Though the network regularly broadcasts in 15 to 20 Indigenous languages, including Inuktitut, Cree, Innu, Ojibwe and Mi’kmaq, La Rose said it has not had many opportunities to offer sports coverage in Indigenous languages.
La Rose said he often hears from Indigenous youth that they don’t feel comfortable speaking their languages outside of Indigenous circles, and hopes that the more that young people hear their language used on major media, the more the younger generation will be encouraged to learn and revive these languages.
Jean La Rose on the United Nations Year for Indigenous Languages and APTN’s role
(Courtesy of APTN)
“To hear the languages used in a major event makes that language all the more relevant and much more present, vibrant and alive to them,” said La Rose. “Doing it this way, all of the sudden, half a million Canadians tuned in to listen to it. It just generated a whole new level of interest in the language.”
Wood also noted the importance of having more mainstream media presented in Indigenous languages, saying it is an important step toward reconciliation and helping bridge the gap between Indigenous and non-Indigenous speakers in Canada.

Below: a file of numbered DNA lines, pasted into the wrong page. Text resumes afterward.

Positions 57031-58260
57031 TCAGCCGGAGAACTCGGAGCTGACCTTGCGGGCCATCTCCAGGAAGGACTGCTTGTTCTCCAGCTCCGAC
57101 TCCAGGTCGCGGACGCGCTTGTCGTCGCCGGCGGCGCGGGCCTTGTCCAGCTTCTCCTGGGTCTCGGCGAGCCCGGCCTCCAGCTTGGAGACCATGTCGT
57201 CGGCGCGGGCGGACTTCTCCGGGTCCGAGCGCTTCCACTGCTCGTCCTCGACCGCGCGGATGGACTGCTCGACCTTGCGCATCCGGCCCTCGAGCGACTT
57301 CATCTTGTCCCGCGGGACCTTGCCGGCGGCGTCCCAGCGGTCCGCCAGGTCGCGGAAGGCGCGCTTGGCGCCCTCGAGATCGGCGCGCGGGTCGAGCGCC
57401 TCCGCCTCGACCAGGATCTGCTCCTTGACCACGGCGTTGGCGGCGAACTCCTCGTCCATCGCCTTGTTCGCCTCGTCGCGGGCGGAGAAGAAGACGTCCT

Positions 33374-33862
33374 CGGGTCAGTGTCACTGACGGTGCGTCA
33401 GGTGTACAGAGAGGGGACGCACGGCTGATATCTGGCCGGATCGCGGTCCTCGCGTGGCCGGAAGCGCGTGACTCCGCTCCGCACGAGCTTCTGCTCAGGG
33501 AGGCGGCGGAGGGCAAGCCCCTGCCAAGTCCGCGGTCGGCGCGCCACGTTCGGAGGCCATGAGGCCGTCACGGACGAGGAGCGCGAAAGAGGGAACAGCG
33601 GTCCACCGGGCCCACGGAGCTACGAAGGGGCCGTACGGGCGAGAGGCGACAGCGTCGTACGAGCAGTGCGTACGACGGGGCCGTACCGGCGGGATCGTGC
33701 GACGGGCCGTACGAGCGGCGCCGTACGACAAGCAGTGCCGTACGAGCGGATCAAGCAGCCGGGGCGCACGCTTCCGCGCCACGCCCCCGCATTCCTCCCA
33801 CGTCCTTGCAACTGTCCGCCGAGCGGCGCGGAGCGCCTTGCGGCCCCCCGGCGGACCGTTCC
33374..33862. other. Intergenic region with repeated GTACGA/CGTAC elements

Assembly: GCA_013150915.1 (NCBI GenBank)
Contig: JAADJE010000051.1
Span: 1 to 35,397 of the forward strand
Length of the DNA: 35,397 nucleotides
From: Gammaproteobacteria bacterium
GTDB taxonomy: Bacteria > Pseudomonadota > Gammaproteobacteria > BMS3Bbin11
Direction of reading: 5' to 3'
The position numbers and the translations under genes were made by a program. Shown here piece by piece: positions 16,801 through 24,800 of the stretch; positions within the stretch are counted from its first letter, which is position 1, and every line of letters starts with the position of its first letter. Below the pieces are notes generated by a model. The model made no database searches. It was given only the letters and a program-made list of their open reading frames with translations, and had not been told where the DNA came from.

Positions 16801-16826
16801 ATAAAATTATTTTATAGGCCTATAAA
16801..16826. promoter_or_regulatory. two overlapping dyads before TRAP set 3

A 2011 National Household Survey found that about one in six Indigenous people are able to conduct a conversation in an Indigenous language, with the Cree languages, Inuktitut and Ojibwe being the most commonly spoken. However, about 14,000 Indigenous people who reported having an Indigenous mother tongue said they lost their ability to speak their language.
Groups at the community and government level are working to revitalize languages and tackle the intergenerational impacts of the legacy of colonization that has led to the reduction in the prevalence of Indigenous languages.
The Onaman Collective, for example, is a small group of Indigenous artists who have formed a community-based social arts and justice organization at the grassroots level. Much of their work is targeted at younger generations, with the goal of helping communities reclaim their heritage through art, as well as teaching youth about traditional knowledge and languages through a variety of outreach programs.